Alan Hargreaves' Blog

The ramblings of a former Australian SaND TSC* Principal Field Technologist

Mutex Contention vs number of cpus

I’ve had a few cases recently that have brought this issue to the fore.

It’s amazing how many people think that the answer to all performance issues is to simply throw more cpu at the problem.

Let’s work through this thought (and this holds true for other queuing type locks too).

  1. On Solaris, if the mutex holder is on proc, the waiter spins instead of blocking and sleeping
  2. If we have sufficient threads wanting the same mutex, we can quickly utilize all cpus in a box
  3. The more threads we have in the queue for a mutex, logically the longer any given thread will take to progress through this queue to obtain it.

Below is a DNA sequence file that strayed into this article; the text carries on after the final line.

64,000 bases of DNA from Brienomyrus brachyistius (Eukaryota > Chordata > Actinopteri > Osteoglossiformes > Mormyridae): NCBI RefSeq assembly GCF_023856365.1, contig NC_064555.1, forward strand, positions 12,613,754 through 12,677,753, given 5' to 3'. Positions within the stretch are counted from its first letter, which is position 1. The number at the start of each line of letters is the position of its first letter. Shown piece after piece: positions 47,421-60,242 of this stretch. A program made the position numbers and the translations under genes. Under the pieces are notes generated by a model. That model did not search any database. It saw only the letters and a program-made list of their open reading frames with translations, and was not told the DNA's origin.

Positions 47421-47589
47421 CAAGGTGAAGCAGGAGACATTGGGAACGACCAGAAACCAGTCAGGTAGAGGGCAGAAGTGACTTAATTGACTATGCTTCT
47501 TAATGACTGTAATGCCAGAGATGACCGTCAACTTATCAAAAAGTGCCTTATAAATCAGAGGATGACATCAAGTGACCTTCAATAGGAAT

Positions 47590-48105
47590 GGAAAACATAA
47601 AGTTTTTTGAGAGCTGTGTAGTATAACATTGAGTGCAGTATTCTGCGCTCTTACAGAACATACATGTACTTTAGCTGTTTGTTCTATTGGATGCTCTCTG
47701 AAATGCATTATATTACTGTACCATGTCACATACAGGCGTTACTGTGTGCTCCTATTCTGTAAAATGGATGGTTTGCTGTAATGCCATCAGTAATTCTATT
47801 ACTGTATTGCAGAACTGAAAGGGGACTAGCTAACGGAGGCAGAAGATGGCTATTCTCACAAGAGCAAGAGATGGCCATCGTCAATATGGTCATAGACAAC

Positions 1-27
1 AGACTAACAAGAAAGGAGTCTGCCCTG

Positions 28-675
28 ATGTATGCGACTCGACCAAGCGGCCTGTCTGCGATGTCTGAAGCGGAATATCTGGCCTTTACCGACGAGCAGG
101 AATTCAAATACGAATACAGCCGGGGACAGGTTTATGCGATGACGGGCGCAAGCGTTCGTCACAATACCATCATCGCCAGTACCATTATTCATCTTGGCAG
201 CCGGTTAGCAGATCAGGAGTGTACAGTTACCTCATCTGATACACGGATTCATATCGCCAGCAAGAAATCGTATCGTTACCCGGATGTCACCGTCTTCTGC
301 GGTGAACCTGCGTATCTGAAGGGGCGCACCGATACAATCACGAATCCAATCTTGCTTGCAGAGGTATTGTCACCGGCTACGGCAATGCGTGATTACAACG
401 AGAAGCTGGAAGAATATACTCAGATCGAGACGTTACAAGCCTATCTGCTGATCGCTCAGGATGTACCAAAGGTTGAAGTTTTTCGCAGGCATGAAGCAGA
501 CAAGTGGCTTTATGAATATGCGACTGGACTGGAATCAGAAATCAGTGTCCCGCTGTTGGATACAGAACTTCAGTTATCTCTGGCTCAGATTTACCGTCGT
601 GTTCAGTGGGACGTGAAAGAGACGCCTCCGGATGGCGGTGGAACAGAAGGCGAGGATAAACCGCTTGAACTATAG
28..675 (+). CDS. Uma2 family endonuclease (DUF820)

What does this tell you about what is likely to happen if you add more cpus into the mix?

It’s relatively obvious now, isn’t it.

  1. More cpus stuck spinning in kernel space
  2. Longer mutex queues
  3. Longer average time to obtain mutex for each thread that wants it.

The obvious consequence being that adding more cpus can actually have the effect of making the problem worse.



Written by Alan

November 19, 2007 at 4:23 pm

Posted in OpenSolaris

2 Responses

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  1. Is there a way to improve the locking in the case you’ve hit ? For example, replace the plain mutex by a version which allows multiple readers concurrently (may drain the queue faster) … or somehow re-arrange the locking…
    … offtopic: Does Solaris allow memory barriers in the kernel ?

    Roland Mainz

    November 20, 2007 at 8:07 am

  2. Yes, you can use mem barriers in the kernel. Yes, the solution to this type of problem is to re-work the code in question to avoid contention, use a different locking approach, …


    November 20, 2007 at 10:49 am

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